According to a report by Boston Consulting Group, one-quarter of miles driven in the U.S by 2030 will be through shared and/or autonomous vehicles. Companies are already experimenting new businesses models to attract customers. One idea particularly appealing is the possibility to allow subscribers of a carsharing service to use different types of vehicles depending on their current needs –from a convertible car to plan a romantic weekend to a minivan when travelling with all your family.

In the United States it announces quite a change, the car culture being part of the country’s history. For decades, American cars have been linked to a sense of freedom, independence and style for their users. But being able to use a shared car whenever you want instead of owning one, or use ride-hailing services any time you need to go somewhere might be the new « freedom » car ownership once promised. On-demand services, with the rise of hyperconnectivity and mobile applications, are more than ever on the rise, especially among millenials.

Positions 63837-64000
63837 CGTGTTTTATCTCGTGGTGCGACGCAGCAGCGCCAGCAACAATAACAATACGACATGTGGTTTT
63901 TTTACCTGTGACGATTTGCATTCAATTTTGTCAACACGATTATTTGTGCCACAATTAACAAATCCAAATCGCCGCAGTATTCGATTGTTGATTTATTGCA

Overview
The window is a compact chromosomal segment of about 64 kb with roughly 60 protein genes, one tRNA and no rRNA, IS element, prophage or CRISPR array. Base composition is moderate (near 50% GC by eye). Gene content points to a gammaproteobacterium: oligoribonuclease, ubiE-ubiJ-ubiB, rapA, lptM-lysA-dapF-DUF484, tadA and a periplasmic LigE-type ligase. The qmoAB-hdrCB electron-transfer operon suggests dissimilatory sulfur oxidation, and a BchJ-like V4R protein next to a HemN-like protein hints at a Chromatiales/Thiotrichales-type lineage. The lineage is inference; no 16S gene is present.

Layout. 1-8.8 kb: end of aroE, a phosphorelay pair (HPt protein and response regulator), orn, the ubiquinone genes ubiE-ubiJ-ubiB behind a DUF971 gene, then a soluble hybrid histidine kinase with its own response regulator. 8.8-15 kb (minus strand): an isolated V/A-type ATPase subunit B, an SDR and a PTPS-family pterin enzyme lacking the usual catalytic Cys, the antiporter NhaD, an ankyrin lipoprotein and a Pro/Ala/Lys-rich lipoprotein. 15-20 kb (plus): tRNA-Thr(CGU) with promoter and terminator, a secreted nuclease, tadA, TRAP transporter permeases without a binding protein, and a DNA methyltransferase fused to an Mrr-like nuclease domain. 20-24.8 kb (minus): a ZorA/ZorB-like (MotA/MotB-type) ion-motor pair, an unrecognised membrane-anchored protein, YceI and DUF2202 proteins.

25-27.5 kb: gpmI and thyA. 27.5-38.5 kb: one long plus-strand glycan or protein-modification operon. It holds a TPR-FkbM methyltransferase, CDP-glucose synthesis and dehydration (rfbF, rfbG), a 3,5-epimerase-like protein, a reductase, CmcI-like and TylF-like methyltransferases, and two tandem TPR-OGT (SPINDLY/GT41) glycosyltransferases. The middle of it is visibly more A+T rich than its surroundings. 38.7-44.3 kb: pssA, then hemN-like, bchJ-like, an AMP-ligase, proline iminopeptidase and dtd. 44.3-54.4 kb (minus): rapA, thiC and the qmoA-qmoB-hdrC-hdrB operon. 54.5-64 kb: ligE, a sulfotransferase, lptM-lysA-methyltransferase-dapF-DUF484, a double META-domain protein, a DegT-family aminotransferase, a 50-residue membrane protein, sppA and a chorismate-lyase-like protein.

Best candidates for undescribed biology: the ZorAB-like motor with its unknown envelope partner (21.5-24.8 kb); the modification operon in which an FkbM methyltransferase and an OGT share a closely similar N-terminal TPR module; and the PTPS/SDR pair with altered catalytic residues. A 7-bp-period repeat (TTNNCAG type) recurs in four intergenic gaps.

But it seems to be only the beginning of a new entirely “customizable” era for the mobility market, as car manufactors aim to provide immersive and personal experiences to customers. Among them, Tesla is particularly ahead of the game, with several innovations that will make car sharing more easier and enjoyable to use. The one that interests us the most is the idea advanced by Elon Musk to connect every Tesla so that they can adjust automatically to a specific driver needs. You won’t have to worry anymore about adjusting your seat, your mirrors or to battle during 10 minutes with the GPS to enter your destination: the car will be ready to go! A real advantage for car sharing, as many people use the same vehicle- and yes, they don’t all listen to the same tasteful music as you do!